I didn’t tell them about the whole “dragon” issue until we were a couple miles into the ride. They took this news in relative stride. Turns out, they had proverbial dragons of their own to conquer.

The funny thing is: learning that none of us was as strong as we pretended to be actually made us strong. The paradoxical power of unvarnished truth is astounding.

As we climbed, I replayed the events of June 11, 2011 in my mind. When we got to the point where we could see the radar dish array on the side of the hill, my mental replay shorted out.

This made no sense.

The point at which my memory stopped definitely was NOT the place where I wrecked — there was no “blind curve,” there was no downhill, there was no berm onto which I would have face-planted. The accident did not happen here.

My memory stopped, but Mulholland did not. Up we climbed.

It was 2.54 miles until we got to the Mulholland/Decker intersection. At the rate I was riding back in June 2011, it would’ve taken me at least 20-25 minutes to cover that distance (it took me less time on Sunday — my climbing’s improved considerably!).

Holy f*ck.

Are you kidding me?! I had a 20+ minute period of retrograde amnesia — on top of the unknown amount of time I spent totally unconscious and all the days/weeks of anterograde amnesia?!? How is that possible???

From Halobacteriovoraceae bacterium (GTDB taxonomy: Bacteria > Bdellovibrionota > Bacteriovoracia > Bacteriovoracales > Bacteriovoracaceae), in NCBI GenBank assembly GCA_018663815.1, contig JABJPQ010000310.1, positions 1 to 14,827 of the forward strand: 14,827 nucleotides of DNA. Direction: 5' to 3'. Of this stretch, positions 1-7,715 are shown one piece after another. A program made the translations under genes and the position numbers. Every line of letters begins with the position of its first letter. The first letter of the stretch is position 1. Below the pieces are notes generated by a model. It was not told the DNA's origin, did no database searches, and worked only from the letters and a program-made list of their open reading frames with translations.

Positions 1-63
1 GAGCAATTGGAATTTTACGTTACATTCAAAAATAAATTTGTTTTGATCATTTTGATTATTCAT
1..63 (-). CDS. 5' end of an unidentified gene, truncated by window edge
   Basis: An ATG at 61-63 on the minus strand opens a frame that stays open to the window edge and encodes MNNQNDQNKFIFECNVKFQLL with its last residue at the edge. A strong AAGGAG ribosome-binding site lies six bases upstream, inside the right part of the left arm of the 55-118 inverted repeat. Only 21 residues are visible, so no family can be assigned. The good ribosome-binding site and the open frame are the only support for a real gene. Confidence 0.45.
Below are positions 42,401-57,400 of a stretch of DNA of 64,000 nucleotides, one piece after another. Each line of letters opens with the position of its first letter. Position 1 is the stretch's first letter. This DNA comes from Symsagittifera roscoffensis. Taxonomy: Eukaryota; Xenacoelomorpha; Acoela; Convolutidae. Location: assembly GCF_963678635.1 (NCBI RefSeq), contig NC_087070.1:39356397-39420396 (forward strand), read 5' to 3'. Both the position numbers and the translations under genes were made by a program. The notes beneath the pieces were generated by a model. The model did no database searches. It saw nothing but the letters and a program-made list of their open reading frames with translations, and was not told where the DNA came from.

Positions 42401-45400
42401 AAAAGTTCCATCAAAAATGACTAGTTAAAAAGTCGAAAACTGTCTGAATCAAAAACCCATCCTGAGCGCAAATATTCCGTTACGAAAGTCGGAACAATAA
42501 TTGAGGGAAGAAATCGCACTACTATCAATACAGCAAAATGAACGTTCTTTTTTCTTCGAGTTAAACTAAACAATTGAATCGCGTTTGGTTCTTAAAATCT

My mind was swimming.

As I crested the top of Mulholland (still ignorant as to where, exactly, the accident happened), I felt triumphant for having “slayed the proverbial dragon” (i.e., Rode Mulholland / Did Not Die!), but I was totally mind-f*cked by the whole retrograde amnesia revelation. That is some SERIOUS SHIT!

Holy balls, I was lucky to be alive!

Holy smokes, I can’t believe I didn’t die.

Holy crap, I have still have NO idea (and, in fact, I now have even LESS of an idea) how all of this happened.

Holy spirit, whoever/whatever/wherever you may be (assuming you exist in the first place), please guide me safely down this steep, highly technical descent, because I am in dire need of otherworldly support here.

We made it safely through the rest of the ride. We worked well together as a team and knocked out a mildly aggressive pace, plus it was a GORGEOUS day — one where you feel really, really bad for anyone who doesn’t ride a bike and even worse for people who don’t live in L.A.

So I slayed the dragon, but I also found a new set of mysteries and challenges to unravel. Meanwhile, I am thoroughly enjoying a renewed euphoria about the miracle that is my life.

And if you tune in next week, I will reveal the image that enables my renewed euphoria to thrive.

Parting Thought: I learned that courage was not the absence of fear, but the triumph over it. The brave man is not he who does not feel afraid, but he who conquers that fear. ~ Nelson Mandela

2 Responses to “Peeling the onion of truth & Slaying the dragon of lies”

Trackbacks/Pingbacks

  1. Best Year Ever! | JustAdventures - December 30, 2013

    […] I return to theย scene of my brain bashing for the first time, only to learn that it likely did NOT occur there, which opens up whole news […]

  2. Slow is the New Fast – Epilogue | JustAdventures - June 11, 2014

    […] the first time since even before my wreck, I was riding, solo, along the formerly-dreaded Mulholland. The “Snake” portion was a little sketchy, as usual, because of all the motorcycles, […]